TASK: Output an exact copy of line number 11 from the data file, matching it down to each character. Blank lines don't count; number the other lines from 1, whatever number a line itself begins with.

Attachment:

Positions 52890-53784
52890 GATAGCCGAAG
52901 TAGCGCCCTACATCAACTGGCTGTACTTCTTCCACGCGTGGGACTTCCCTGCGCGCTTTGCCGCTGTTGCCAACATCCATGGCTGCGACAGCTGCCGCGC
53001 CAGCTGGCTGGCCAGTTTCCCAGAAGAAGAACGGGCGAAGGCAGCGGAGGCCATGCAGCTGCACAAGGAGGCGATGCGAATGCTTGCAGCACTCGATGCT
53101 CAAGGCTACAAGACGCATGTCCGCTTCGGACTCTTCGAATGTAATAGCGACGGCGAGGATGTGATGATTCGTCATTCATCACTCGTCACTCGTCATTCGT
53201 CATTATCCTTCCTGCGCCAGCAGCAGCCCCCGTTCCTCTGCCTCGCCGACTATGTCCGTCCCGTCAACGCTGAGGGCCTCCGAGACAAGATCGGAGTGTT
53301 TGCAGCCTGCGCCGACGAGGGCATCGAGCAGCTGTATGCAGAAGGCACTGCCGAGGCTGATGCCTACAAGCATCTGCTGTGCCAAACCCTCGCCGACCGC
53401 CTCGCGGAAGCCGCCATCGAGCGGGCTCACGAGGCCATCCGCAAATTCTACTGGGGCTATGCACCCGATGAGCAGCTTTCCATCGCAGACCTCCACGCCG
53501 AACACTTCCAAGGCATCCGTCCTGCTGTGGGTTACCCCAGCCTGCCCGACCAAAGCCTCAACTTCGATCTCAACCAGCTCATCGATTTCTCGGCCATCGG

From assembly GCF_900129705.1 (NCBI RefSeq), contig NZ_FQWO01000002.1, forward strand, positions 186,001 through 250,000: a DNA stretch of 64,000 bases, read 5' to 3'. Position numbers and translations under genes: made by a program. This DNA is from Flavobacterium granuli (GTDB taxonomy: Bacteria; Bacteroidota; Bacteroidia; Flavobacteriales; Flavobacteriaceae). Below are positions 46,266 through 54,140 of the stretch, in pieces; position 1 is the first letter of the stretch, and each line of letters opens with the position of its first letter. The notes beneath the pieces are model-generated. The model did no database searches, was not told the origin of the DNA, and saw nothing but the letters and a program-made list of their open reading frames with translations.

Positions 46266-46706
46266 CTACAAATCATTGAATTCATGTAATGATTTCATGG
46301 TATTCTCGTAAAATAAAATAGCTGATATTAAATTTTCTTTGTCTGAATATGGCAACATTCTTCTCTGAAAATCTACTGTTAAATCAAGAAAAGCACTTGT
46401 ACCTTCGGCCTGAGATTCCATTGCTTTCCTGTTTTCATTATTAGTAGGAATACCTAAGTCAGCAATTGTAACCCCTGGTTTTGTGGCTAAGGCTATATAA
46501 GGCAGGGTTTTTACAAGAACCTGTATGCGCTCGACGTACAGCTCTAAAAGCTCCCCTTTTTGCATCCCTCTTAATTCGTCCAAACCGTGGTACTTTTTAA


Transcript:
Positions 46266-46706